Abolition of the Australian Innovation Patent?

Date: 2015-08-13
Authors: John Dower & Stuart Irvine

The Australian patent system currently provides for two different patent rights: standard patents and innovation patents. In May this year Australia’s Advisory Council on Intellectual Property (ACIP) released a statement recommending that the Government should consider abolishing innovation patents.

In the wake of this statement IP Australia has released a consultation paper seeking views on ACIP’s recommendation, with submissions closing on 28 September 2015.

The innovation patent system

Innovation patents were introduced in Australia in 2001. The goal of innovation patents was to provide shorter-term protection for lower level inventions and in doing so stimulate innovation in Australian SMEs.

Procedural considerations aside, the main differences between standard and innovation patents relate to validity and term.

In order to be valid a standard patent needs to satisfy an inventive step test – in essence a requirement that the claimed invention would not have been obvious. The corresponding requirement for an innovation patent is the “innovative step” test – a test that replaces considerations of inventive merit with a requirement that differences over the prior art provide a “substantial contribution to the working of the invention”.

The trade-off for the lower validity standard applied to innovation patents is term: innovation patents have a maximum term of 8 years when compared to standard patents which have a maximum term of 20 years.

ACIP’s review

In 2011 ACIP was asked to conduct a review of the innovation patent system. ACIP published its “final” report in June 2014 (here).

In its final report, ACIP’s findings with respect to the innovation patent system were largely inconclusive. ACIP reported that:

  • There was insufficient evidence to assess the value of the innovation patent system to Australian innovators.
  • It was not possible to recommend retention or abolition of the innovation patent system.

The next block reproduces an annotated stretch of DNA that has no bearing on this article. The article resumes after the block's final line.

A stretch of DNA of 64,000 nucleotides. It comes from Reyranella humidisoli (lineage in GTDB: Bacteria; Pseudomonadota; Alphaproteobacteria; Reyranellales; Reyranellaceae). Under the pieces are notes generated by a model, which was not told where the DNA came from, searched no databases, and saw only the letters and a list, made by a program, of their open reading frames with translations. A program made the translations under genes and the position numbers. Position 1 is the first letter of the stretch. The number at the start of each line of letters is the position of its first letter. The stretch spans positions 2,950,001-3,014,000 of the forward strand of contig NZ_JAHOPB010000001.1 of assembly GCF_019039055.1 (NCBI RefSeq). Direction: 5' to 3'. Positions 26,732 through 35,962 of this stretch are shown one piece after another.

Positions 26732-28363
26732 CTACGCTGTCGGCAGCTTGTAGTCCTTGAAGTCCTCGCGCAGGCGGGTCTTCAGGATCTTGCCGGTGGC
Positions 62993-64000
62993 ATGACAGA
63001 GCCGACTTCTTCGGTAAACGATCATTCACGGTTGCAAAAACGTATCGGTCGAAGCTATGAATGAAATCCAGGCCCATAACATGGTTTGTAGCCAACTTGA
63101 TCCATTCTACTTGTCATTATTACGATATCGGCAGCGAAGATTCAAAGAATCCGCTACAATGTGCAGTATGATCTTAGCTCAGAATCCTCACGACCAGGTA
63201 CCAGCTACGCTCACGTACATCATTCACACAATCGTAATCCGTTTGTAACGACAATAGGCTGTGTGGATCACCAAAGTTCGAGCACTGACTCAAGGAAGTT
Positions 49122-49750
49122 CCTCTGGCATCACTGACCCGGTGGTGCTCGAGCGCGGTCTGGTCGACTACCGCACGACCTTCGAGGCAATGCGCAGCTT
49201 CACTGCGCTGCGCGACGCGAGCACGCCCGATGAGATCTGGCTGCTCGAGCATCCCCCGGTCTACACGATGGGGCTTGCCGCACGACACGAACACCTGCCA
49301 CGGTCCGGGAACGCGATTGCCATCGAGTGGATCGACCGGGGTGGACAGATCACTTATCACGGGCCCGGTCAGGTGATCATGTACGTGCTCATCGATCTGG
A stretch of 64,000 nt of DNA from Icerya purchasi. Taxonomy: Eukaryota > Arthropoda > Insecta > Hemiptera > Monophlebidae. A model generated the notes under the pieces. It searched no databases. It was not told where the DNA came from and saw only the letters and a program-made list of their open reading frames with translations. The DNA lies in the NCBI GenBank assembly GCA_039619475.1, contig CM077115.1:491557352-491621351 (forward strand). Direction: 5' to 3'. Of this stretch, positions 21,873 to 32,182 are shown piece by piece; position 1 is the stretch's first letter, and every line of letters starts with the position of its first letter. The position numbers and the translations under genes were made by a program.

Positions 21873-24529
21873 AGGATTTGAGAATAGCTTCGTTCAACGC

• If it was to be retained, there was sufficient evidence to support changing the innovation patent system. Recommendations in this regard were to raise the innovative step threshold and to require examination on the merits of innovation patents within a limited time period.

Following ACIP’s 2014 report, IP Australia’s Office of the Chief Economist released a report on “The Economic Impact of Innovation Patents” (here). In the Economic Impact Report, IP Australia stated that its analysis of the evidence suggests doubt as to whether the innovation patent system is meeting its policy objectives, and that the majority of SMEs gain little value from the innovation patent system.

The accuracy of the evidence and the methodology used to evaluate it has given rise to a number of concerns.

ACIP was abolished in April 2015, but was subsequently permitted to release a revised recommendation in May 2015 based on the report (see the corrigendum here). In summary, ACIP’s revised recommendation is that “the Government should therefore consider abolishing the system”, the basis being that ACIP now considers it likely that the innovation patent is not achieving the objective of stimulating innovation among SMEs.

Call for submissions

IP Australia has called for submissions regarding the innovation patent system (here). Specifically, IP Australia has requested input on:

  • the recommendation to abolish the innovation patent system; and
  • any potential alternatives for encouraging innovation amongst SMEs.

Submissions close on 28 September 2015. All interested parties, and in particular SMEs affected by the proposal, are encouraged to respond.